Process to redefine Covington's image continues
By KRIS HILL
Covington Reporter Assisitant Editor
March 21, 2013 · Updated 2:09 PM
Mention Covington, particularly to residents of neighboring cities, and two things spring to mind: traffic and shopping.
Knowing the city has more to offer, the city’s Economic Development Council partnered with the Covington Chamber of Commerce to develop a brand which would help make the city more recognizable to those from outside the region.
As the process — which began in the fall — has progressed city and chamber officials have recognized what the city’s image is now and want to refine it to communicate what Covington has to offer beyond traffic and shopping.
During the first phase of the process there were workshops that gathered the input of Covington department heads, CEDC, chamber members and others. The second phase is nearing completion and Karla Slate, along with Derek Gillette, who is consulting on the project pro bono, brought the chamber membership up to speed at its monthly luncheon March 14 at Real Life Church.
“We’re trying to make it a win-win situation here,” Gillette said. “We’re here to get your valuable input and feedback.”
Slate, community relations coordinator for Covington, said during the luncheon the idea is to build on the momentum of the Destination Covington event in October 2011 that helped city officials get the message out to companies and developers about what the city has to offer.
Since then, Slate said, they’ve worked with several different focus groups and have gathered data from a number of sources.
In those groups they discussed who the target audiences are for a branding campaign, who the city is competing with for the attention of developers, and what do those groups want as well as what makes Covington unique, what sets it apart from other cities in the region and the country.
“We can talk about short term fixes: a new logo, website,” Gillette said. “But we want to talk about long term results. We have to find that perfect balance between logical and emotional response.”
In order to do that, during the second phase of the branding process, Gillette said it was important to learn about Covington’s history to understand its identity, both how it is perceived and what is true. Decades ago it was a railroad stop.
“When we talk about identity, it was a place to pass through but, not to stay for any period of time,” Gillette said. “What we’re trying to do is change the idea that we’re a pass through or a short cut. With the addition of a large amount of retail, that idea was cemented.”
Another element of Covington’s identity is a connection with nature, but, that’s on the other end of the spectrum from the concept of the city as a short cut, a place to shop or the city people drive through to get to Maple Valley. In order to develop an identity for the city those two elements need to be unified somehow.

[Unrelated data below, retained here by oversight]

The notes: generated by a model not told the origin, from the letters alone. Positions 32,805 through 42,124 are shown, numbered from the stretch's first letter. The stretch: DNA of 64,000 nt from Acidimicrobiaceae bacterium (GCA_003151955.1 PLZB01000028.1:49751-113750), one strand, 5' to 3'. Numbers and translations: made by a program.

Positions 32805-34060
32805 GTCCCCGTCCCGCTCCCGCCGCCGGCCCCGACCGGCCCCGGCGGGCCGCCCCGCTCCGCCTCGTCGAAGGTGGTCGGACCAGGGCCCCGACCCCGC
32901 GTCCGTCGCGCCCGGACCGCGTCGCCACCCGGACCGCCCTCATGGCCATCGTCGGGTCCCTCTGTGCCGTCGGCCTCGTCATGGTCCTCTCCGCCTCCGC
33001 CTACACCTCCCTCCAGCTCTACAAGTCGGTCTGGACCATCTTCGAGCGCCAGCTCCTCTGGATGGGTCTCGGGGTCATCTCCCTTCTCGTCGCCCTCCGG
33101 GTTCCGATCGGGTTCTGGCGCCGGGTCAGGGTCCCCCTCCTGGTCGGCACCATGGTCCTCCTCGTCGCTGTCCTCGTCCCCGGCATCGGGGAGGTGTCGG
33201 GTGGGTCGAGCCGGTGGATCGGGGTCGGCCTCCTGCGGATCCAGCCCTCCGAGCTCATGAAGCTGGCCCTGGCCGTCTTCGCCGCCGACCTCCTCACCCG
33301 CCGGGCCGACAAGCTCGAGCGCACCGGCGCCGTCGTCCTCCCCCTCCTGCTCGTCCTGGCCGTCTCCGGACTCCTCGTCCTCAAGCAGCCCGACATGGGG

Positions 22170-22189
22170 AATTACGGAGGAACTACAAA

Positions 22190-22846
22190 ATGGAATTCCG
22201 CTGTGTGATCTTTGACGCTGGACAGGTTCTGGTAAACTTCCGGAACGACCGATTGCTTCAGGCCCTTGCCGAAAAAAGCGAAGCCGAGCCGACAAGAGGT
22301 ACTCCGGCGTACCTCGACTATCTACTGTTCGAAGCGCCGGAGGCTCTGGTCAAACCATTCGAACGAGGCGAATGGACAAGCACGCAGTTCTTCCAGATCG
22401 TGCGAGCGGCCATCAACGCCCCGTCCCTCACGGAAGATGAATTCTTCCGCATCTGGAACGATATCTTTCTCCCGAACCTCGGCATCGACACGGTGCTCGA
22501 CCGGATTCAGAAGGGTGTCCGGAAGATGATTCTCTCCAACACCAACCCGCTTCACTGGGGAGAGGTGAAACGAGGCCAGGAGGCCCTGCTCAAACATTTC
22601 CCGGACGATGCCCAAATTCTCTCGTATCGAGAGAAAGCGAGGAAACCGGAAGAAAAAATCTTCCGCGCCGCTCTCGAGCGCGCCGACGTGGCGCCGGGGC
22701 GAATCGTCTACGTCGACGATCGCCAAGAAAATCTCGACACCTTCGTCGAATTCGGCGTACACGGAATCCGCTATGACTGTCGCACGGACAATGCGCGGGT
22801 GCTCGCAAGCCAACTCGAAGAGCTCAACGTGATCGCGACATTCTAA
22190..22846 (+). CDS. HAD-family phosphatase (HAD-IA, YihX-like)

“That’s really what the branding strategy is about,” Gillette said. “A branding strategy is not necessarily changing the plan of the city. A branding strategy just finds a way to communicate that (identity) in a better way. It invites people to the party and to participate.”
During the second phase of research and data gathering, Gillette said, they defined three main audiences for the branding message: those who live in Covington, those who do business in the city and those who are visiting Covington.
To that end, a working tagline, “Growing Towards Greatness,” has been developed for the city. And a name for the town center area of downtown, which is meant to be a pedestrian friendly place for residents to gather, live and shop, could be called The Stop at Covington.
“The most important stage we’re at now is to make sure everyone feels accurately represented,” Gillette said. “Have we captured the heart of Covington and its future.”
The goal is to complete the branding strategy process by the end of the third quarter.
As the city, the chamber and CEDC work toward the third phase, the effort now is to define the brand. Input from chamber members was solicited to help accomplish that.
“That’s what we’re coming to the community for: what is that one, single most important thing you want us to convey … to the world about Covington,” Slate said.
Once the feedback from the business community has been gathered and analyzed, city staff will get together with CEDC to respond to that information and strategic changes made as a result, then take that to the Covington City Council.
“From that, we’ll create a strategic brand project … then look at how to bring that to life,” Slate said. “One city which recently did this in house … is the city of Sumner. They went back to their roots of being the rhubarb capital of the world. I think what they’ve done is pretty spectacular.”
Jeff Wagner, who is mayor pro tem of Covington and CEDC co-chair, reiterated the purpose of the branding campaign.
“What Karla, Derek and Jeff are doing is getting community buy-in so (residents) can own it,” Wagner said. “If you give them something they can buy into, they can own it.”
Once that brand has been defined it could change the image from a place to pass through to a destination.
Contact Covington Reporter Assisitant Editor Kris Hill at email@example.com or (425) 432-1209, ext. 5054.